Brick and mortar telling tales

Like many an information junkie, I’m happy to be living in the age of the internet. When I was a kid and you wanted to know something you’d have to trek on down to the library and research it in heavy Britannicas or other similarly dusty volumes. I still believe that’s the best way to do certain research—and I certainly confirm things with reliable sources—but I’m excited that my desire to know can often be instantly gratified with some appetizers of information.

I frequently stumble upon these tantalizing sites while verifying spellings and details for the blog. I found one such gem yesterday. The city of Seattle maintains a division called the Department of Neighborhoods, and I found some very useful information while looking up Seattle’s cast-iron street clocks. I surfed around within the site and found a resource that’s going to occupy me for many joyful hours—the Historic Resources Survey with its Database of Historic Properties.

I worship architecture, and I’m an incurable historian. I love to wander the streets and admire the buildings in our town. I’ve also lived in and visited many of our older apartment dwellings. I wonder about the stories of the structures I ogle. This database lists many historic properties by address. You can sort by neighborhood, too. Some listings have more details than others, but all seem to contain a photo, and many give specifics about the architects. The attached descriptions often tell why a building was built, what amenities the buildings had originally boasted (and what remains), and give specifics about the neighborhood at the time.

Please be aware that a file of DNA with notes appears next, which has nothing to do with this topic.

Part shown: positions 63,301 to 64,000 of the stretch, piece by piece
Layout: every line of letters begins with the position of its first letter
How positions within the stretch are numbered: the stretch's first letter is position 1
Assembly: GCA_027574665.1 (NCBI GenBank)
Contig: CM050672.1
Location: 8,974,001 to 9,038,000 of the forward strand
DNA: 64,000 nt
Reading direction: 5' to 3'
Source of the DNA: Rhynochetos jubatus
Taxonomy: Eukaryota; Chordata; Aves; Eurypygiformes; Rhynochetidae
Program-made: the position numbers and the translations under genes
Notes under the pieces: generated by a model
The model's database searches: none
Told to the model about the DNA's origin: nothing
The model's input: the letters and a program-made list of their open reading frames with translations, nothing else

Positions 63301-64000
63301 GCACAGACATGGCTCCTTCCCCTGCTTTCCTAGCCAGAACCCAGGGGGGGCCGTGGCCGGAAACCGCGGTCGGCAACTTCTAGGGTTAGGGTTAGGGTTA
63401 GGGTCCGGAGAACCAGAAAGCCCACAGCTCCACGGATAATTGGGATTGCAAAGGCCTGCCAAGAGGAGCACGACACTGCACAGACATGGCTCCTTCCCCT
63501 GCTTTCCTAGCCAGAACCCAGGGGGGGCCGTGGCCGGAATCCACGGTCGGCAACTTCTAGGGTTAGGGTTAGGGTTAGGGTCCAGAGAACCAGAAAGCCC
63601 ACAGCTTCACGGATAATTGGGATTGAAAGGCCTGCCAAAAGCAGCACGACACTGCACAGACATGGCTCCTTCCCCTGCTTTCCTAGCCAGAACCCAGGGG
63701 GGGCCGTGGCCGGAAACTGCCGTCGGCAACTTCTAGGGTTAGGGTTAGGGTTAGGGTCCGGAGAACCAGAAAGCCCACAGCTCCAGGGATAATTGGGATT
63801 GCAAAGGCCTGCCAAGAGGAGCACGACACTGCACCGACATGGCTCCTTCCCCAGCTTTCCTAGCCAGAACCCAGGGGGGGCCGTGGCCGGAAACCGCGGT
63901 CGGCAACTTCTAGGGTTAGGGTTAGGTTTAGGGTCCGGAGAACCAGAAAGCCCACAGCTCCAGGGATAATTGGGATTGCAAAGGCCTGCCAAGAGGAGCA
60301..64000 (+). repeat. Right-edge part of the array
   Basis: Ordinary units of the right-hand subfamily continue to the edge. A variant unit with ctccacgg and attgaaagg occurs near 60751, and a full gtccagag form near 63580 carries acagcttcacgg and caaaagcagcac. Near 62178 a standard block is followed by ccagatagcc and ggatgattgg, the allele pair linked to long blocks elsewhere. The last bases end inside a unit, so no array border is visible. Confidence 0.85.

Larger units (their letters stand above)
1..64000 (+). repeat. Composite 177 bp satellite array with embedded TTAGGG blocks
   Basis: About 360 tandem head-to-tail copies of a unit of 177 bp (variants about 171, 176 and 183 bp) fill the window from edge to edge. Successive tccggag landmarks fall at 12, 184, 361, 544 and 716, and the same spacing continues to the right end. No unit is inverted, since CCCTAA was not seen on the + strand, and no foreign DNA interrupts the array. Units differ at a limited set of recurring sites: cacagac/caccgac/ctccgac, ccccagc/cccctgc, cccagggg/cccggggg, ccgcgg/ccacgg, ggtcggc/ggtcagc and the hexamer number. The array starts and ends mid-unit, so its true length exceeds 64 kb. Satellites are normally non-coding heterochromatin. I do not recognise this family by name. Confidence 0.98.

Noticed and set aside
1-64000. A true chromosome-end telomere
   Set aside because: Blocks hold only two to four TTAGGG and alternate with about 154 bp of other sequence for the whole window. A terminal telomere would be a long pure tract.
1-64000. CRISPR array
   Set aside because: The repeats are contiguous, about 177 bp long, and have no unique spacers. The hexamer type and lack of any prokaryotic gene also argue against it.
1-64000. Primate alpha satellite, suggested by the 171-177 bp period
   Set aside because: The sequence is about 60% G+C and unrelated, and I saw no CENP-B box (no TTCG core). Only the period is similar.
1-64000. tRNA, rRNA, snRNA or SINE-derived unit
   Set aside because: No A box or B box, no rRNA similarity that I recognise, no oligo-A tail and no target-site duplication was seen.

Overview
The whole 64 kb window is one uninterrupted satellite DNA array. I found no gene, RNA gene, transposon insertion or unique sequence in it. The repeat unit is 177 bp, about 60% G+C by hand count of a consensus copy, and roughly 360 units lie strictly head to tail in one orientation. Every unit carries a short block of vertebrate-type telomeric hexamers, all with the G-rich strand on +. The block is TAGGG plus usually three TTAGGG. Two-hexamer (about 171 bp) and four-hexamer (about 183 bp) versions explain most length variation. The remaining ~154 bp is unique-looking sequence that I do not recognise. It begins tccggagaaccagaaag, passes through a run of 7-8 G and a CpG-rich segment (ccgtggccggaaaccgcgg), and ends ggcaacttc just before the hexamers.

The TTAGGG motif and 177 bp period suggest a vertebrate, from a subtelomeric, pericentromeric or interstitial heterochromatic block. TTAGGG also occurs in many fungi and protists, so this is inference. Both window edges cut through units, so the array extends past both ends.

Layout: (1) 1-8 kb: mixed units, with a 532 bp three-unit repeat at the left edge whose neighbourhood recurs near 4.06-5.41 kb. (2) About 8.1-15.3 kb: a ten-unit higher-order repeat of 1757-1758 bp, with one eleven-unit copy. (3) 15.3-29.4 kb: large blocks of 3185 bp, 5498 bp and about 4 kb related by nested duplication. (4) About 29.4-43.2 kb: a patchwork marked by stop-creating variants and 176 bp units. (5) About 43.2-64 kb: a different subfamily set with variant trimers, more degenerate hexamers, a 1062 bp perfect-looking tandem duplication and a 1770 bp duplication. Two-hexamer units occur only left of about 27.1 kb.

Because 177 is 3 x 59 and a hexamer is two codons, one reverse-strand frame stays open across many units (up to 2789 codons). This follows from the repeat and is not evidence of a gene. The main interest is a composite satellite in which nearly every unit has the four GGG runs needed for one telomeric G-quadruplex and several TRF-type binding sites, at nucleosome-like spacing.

The articles tell that certain buildings were constructed to satisfy post WWII needs for apartments while others were designed to lure people who might buy homes into luxury spaces. My friend lives near one such place—an elaborate Tudor with a wide-open courtyard. It’s fun to peer in its virtual windows via the website.

This database allows me to satisfy some of my hunger for more info on the neighborhoods and houses I love without begging to be invited in or doing lots of legwork of my own. It might also be a fun read for those outside the area who are interested in architectural history. I love these hidden gems of the information age!

Your assignment, should you choose to accept it:

128. Does your local government provide information you might be interested in somewhere on their website? Explore and find out.

Link, should you desire it:

http://seattle.gov/neighborhoods/preservation/historicresources.htm

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